08 December 2009

Intellectual Monopolists Scorn the Blind

The ever-vigilant James Love pointed to this fascinating submission from the UK's venerable Royal National Institute of the Blind [.pdf]:

Royal National Institute of Blind People (RNIB) is the UK's leading charity offering information, support and advice to over two million people with sight loss.


Even in the wealthiest markets, less than 5 percent of published books are made accessible in formats that reading disabled people can use. In many developing countries the figure drops to one per cent. We call this a “book famine”.


In theory, reading disabled people can read any book a non-reading disabled person can read, thanks to so-called “accessible formats”. These formats do not change the content of a work, but rather the way in which the person reading accesses it. They include large print audio, Daisy [http://www.daisy.org/] and braille.


What is certain is that the market has failed to deliver anything like this ideal scenario, despite the best efforts over many years of campaigning organisations like ours and of some examples of “best practice” from publishers.

The five per cent figure shows that mainstream publishing, which quite legitimately exists to make a profit, has not catered for the “reading disabled market” to any significant extent. To hope therefore that “market forces” will resolve the book famine problem would be to put faith in a tried and thus far failed model.

This, then, is the reality of "modern" copyright: it fails to serve huge numbers of people, many of whom are already suffering from discrimination in other ways.

Given this situation, various organisations are not unreasonably trying to facilitate access to copyrighted works for those who are visually disabled with a new WIPO treaty that would define basic rights for this group. Who could object to such a humanitarian cause? Well, the publishers, of course.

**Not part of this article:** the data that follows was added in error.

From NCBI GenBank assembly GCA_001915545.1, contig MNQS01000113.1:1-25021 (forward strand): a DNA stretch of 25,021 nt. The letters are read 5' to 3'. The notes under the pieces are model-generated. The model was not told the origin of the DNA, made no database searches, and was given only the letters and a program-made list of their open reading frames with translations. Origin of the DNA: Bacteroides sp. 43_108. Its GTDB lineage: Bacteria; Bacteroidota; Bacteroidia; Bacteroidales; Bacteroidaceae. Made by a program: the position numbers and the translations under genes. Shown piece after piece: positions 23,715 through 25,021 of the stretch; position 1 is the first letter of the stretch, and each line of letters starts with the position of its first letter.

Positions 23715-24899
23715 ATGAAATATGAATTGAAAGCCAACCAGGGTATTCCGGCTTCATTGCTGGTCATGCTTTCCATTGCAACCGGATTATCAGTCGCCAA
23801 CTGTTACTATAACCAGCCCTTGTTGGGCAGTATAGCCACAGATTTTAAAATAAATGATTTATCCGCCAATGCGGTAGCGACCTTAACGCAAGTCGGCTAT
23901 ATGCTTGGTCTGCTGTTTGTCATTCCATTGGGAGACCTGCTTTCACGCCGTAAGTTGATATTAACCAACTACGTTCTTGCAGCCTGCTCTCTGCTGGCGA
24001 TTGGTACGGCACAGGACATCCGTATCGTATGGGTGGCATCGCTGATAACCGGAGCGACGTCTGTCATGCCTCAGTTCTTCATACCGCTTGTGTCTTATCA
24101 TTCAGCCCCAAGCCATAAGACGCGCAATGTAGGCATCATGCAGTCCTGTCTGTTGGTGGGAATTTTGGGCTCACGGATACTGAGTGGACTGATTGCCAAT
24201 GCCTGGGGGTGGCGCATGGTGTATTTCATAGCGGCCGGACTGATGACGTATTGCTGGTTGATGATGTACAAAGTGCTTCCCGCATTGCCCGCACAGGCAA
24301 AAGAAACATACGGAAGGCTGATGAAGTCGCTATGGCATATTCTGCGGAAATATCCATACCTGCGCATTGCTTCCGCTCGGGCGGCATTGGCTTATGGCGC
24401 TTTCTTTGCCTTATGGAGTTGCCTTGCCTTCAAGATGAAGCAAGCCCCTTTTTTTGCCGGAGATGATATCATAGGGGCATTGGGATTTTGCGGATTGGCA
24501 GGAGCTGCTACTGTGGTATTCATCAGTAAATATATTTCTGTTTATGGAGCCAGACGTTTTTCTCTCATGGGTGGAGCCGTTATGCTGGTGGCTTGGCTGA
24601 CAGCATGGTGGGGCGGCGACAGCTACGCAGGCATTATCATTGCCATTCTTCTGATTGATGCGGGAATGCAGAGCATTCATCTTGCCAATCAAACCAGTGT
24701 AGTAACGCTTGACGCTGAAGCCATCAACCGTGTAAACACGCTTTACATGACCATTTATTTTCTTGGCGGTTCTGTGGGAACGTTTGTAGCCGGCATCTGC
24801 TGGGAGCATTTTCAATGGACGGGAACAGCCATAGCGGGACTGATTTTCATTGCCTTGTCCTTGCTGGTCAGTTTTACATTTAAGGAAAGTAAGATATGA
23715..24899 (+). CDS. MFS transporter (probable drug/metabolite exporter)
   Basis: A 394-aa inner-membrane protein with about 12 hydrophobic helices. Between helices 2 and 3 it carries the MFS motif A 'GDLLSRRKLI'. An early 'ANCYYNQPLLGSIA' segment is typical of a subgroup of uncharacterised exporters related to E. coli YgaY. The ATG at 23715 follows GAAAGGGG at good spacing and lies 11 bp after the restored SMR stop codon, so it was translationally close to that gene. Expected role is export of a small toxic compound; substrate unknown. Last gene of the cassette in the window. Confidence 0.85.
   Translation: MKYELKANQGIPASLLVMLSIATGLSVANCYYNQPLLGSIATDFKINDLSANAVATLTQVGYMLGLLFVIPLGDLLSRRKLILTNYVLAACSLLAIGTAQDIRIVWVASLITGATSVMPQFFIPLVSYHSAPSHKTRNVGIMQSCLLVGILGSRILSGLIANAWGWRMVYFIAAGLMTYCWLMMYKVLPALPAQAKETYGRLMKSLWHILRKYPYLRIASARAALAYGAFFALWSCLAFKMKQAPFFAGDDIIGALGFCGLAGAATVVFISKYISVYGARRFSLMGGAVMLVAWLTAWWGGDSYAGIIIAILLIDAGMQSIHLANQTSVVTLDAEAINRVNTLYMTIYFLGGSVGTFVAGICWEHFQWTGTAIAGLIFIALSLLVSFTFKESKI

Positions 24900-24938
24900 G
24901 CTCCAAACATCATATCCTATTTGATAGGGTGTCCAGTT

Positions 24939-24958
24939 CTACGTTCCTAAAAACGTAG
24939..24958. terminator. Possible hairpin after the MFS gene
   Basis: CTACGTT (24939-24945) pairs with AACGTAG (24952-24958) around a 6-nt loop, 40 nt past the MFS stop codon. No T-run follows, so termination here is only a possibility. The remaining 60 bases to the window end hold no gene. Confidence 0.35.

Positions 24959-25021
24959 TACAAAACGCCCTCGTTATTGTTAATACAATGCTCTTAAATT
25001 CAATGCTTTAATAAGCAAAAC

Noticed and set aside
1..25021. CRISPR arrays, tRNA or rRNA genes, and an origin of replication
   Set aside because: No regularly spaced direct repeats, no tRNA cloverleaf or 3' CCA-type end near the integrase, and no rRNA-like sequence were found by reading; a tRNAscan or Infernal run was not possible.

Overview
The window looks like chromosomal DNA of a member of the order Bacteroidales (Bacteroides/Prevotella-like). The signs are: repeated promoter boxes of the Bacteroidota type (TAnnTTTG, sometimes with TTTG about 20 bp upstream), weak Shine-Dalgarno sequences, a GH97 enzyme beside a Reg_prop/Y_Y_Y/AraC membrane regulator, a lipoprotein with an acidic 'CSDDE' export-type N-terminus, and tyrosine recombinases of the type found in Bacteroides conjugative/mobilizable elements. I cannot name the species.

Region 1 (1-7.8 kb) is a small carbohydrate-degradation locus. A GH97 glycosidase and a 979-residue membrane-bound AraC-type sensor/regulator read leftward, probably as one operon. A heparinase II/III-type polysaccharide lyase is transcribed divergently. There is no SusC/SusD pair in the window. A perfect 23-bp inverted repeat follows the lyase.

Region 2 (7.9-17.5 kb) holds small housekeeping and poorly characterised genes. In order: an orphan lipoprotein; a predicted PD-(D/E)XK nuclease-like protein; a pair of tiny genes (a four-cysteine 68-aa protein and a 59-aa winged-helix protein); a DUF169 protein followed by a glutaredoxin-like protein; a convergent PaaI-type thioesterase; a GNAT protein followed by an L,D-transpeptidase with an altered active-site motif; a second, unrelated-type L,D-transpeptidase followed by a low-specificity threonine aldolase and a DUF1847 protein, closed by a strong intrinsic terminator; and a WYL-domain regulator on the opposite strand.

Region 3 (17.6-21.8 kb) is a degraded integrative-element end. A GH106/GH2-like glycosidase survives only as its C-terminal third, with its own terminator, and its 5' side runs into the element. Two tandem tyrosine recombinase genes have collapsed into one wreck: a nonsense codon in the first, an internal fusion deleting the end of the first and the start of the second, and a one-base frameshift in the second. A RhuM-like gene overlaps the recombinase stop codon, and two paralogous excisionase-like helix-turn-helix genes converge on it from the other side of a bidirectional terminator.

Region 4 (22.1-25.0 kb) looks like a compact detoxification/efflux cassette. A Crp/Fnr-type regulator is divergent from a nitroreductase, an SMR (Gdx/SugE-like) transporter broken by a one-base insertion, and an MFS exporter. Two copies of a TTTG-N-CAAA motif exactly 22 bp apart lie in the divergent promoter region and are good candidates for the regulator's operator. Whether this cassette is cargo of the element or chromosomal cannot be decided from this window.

The RNIB explores the reasons for this:

At WIPO, broadly speaking, rights holders and some Member States maintain that the solution can be found entirely through the use of voluntary, cooperative measures between rights holders and members of the reading disabled community. They therefore “back” the WIPO Stakeholder Platform and oppose the treaty proposal.


A worldly observer might therefore suggest that opposition to a treaty stems more from a dislike of any kind of exception to copyright, than from a conviction that a treaty would not help increase access to books.

A worldly observer might indeed - just as an equally wordly observer might suggest that publishers don't give a damn about those with visual impairments, and are prepared to fight tooth nail against even the blind to preserve their intellectual monopolies.

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tzs said...

Note that in the US, it is not a violation of copyright for a non-profit organization to make and distribute braille or audio versions of copyright works for the blind. See 17 USC 121.

Glyn Moody said...

@tzs: but it says "if such copies or phonorecords are reproduced or distributed in specialized formats exclusively for use by blind or other persons with disabilities", which seems to rule out generally text to voice programs, which might be used by others...